Turn a bottle into a birdfeeder
This DIY bird feeder makes it easy for your kids to watch birds and learn more about them. Recycle a plastic bottle by cutting away the one side of it and making holes to hang it from a tree. Have the kids decorate it by coloring or gluing on colorful tissue paper to attract birds. Check out how to do this one above, fill it with bird food, hang from a branch, and have the kids keep track of the different birds they see.
Explore with ice
This one works when the temps are mild and cloudy—fill an ice tray with tiny objects and water, put it in the freezer, and put some tubs outside, and have your kids chisel their way through the ice to uncover the goodies. You can also drop a few colors of food dye in it to make a more colorful creation as it melts.
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“A portrait is not made in the camera but on either side of it.” – Edward Steichen . . A portrait of Vi enjoying her bubbles and just being happy. . . Today we are coming together from around the world during this uneasy time to help spread a little positivity, love and encouragement. #portraits_for_positivity! 🌎🧡 . . #mom_hub #magicofchildhood #childhoodunplugged#njmom #candidchildhood #my_magical_moments #ClickinMoms#childrenseemagic#the_camera_clique #p52clicks #njphotographer #reflectionshot #nothingisordinary#runwildmychild#infinity_children#letthemexplore#cameramama#mytinymoments#momtogs#lookslikefilmkids#shared_joy #createandinspirehub #kidsofthelens#clickmagazine#clickthrough52#cameramama #talesofthemoment#loveourbigkids#LadyViVi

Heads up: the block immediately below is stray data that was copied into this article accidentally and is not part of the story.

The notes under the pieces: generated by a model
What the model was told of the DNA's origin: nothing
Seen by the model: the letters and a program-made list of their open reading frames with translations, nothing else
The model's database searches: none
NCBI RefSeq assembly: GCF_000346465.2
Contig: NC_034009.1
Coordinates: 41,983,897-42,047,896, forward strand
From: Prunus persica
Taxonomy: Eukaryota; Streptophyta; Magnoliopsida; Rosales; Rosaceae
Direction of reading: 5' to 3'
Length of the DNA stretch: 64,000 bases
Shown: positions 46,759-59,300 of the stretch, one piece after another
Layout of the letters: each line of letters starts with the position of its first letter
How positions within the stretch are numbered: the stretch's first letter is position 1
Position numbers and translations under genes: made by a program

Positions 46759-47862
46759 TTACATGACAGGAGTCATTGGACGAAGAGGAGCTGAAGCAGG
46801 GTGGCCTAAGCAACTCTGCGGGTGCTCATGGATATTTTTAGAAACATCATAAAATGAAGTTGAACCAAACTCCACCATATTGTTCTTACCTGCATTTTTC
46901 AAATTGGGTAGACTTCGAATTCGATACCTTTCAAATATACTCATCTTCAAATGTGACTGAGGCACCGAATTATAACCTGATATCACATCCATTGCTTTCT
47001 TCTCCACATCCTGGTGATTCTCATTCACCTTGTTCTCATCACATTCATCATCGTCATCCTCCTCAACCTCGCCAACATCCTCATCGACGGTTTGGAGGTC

Make homemade bubbles
Who doesn’t love bubbles? But if you can’t deal with going to the store to pick them up these days, DIY them for a fun family project. You just need dish soap, water, sugar, and bubble wands and it’s easy enough for your kids to do too—follow the recipe here.
DIY a track outside and your kids will be off to the races via Engineer Mommy
Zoom around a racetrack
Grab some chalk and create your 3-D racetrack out of bricks, pavers, sheets of cardboard, or just draw it on the driveway or sidewalk. Your kids can decide the turns in the road and add a rest stop, parking lot, or the perfect pitstop. And to add to the racing fun, have your kids put Lego people or stuffed animals on the sidelines to “cheer” them on as they race around the track.
Go on a rock treasure hunt
The whole fam can get in on this unplugged trend—painting rocks for a treasure hunt. First, collect flat surface rocks to paint from your yard, gather brushes and acrylic paints (they adhere better for rocks), and start decorating with your favorite character, animal, or sayings. After they dry, hide them around your yard for the kids to find or put them together to display in a colorful rock garden.